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The City of Ice

(The Gates of the World #2)

3.92  ·  Rating details ·  160 ratings  ·  32 reviews
An ancient city. A wondrous invention. A perilous journey.

The epic sequel to the incredible debut novel The Iron Ship.

Deep in the polar south stands a city like no other, a city built aeons ago by a civilisation mighty and wise.

The City of Ice promises the secrets of the ancients to whomever can reach it first. It may prove too little knowledge too late, for the closest ap
Mass Market Paperback, 400 pages
Published December 27th 2016 by Solaris
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Average rating 3.92  · 
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Dec 21, 2016 rated it really liked it
This is the second in The Gates of the World series and I sincerely wished I had read the first, The Iron Ship, because I really struggled to piece together a dense story with a very large cast of characters. I tried to work out what was going on and who exactly was who. This is epic and wondrous world building that takes in the lives of the Kressinds, their lives and adventures in different parts of the world. Then there is the Iron Ship on a quest to reach the City of Ice in the polar regions. ...more
Nov 27, 2016 rated it really liked it
Originally reviewed at Bookwraiths.

Epic fantasy has become a hit-or-miss situation for me. The stories and themes which mesmerized me a decade ago, not really working anymore. Sure, there have been a few novels which lived up to their hype, but many more quickly lost my interest and faded into my growing D-N-F pile, patiently waiting to start a new life upon the shelves of the local used bookstore. So when I read The Iron Ship back in 2015, I had high hopes, as well as a lot of real trepidation,
Althea Ann
Jan 09, 2017 rated it really liked it
Do not even think about starting here! If you haven't read the first one, go here: and read 'The Iron Ship' first! These are really not 'books in a series' but one continuing story... scratch that; it's several continuing stories, some of them with very little relation to one another. (And if you don't start at the beginning, they will seem like they have absolutely no relationship to each other.)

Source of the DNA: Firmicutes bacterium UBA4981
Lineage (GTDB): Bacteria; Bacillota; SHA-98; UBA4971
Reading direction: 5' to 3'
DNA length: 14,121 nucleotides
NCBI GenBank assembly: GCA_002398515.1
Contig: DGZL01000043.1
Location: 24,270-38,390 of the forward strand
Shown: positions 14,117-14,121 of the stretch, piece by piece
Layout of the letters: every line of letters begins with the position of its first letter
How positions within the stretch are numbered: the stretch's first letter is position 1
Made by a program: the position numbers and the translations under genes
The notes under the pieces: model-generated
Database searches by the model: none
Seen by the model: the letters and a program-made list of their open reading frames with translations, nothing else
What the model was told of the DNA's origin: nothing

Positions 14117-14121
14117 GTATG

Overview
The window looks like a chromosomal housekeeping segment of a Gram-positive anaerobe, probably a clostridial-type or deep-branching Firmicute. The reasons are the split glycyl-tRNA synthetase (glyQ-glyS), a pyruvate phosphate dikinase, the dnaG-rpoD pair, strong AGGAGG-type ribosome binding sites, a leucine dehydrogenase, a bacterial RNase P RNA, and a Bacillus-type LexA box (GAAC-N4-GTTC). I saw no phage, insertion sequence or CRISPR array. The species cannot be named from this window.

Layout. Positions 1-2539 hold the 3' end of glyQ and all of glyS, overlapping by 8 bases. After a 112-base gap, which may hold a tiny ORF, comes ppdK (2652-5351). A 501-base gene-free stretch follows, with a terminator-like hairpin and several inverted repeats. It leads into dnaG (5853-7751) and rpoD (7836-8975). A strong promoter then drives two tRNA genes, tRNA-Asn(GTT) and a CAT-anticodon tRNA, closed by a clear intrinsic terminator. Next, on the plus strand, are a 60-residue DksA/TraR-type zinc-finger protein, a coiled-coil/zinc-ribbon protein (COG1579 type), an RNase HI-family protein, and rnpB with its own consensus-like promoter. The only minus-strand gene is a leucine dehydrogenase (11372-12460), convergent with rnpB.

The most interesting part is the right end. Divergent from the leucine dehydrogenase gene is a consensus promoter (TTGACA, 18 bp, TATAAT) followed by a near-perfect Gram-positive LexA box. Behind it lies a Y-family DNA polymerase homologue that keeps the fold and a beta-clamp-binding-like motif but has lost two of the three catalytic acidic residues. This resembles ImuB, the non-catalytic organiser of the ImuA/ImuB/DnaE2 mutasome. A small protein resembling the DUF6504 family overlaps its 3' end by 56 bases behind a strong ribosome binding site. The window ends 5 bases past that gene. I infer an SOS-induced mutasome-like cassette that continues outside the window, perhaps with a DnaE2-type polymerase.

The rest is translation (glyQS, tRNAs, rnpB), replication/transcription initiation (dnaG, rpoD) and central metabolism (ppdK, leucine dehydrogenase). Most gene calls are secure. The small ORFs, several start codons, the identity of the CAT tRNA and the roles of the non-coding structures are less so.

I have to admit, the looseness of the plotting could be see
Nov 21, 2016 rated it really liked it

Publisher: Solaris

Publishing Date: December 2016

ISBN: 9781781084861

Genre: Fantasy

Rating: 4.3/5

Publishers Description: An ancient city. A wondrous invention. A perilous journey. The epic sequel to the incredible debut novel The Iron Ship. Deep in the polar south stands a city like no other, a city built aeons ago by a civilisation mighty and wise. The City of Ice promises the secrets of the ancients to whomever can reach it first. It may prove too little kn
Judy Lesley
Dec 17, 2016 rated it really liked it
Shelves: fantasy, series
I received an e-ARC of this novel through NetGalley and Rebellion Solaris.

This second book in The Gates of the World series proved to be as much of a conflicting, confounding, and consuming reading experience as the first, The Iron Ship. This portion delves into what has to happen in this fantasy world in order for the gates of the worlds to begin to open. Prepare yourself for a mystical experience which was oftentimes frustrating for me on one level while being totally absorbing on another. The
Steven Poore
The Iron Ship was brilliantly detailed, if quite unfocused - this direct sequel takes a slightly different route and focuses heavily on Trassan Kressind's expedition to the the south pole, and on Garten Kressind's posting to the city of Perus, only tangentially touching on the other Kressinds. McKinley expands further on the mythology of the world, on the Form and the Will, the Morfaan and the Draathis, and we get a glimpse of what catastrophes are coming this world's way...

Again, the detailing
Eva Müller
We all wear masks - some for others, some for ourselves. Some are placed upon us without our knowing.

I had some issues with The Iron Ship, the first book in the trilogy but was intrigued enough that I wanted to read the second book as well. One of the things that bothered me in the first book was that it was all so slow-going. A lot of it was either people preparing for a journey or people already on a journey (and only in some cases I had a vague idea about what expected them at the end of the
Pavlo Tverdokhlib
The celestial convergence of the Earth and the Twin is coming. Worlds are about to come in contact for the first time in 4 thousand years, and once again, this is supposed to herald a a time of chaos and destruction. As enterprising human magisters (magical engineers) drain the world's finite magic, the banished gods stir and plot. Caught in the middle of all this are the Kressind siblings, who continue to follow their paths. The explorer Trassan leads his iron ship to the city of the precursor ...more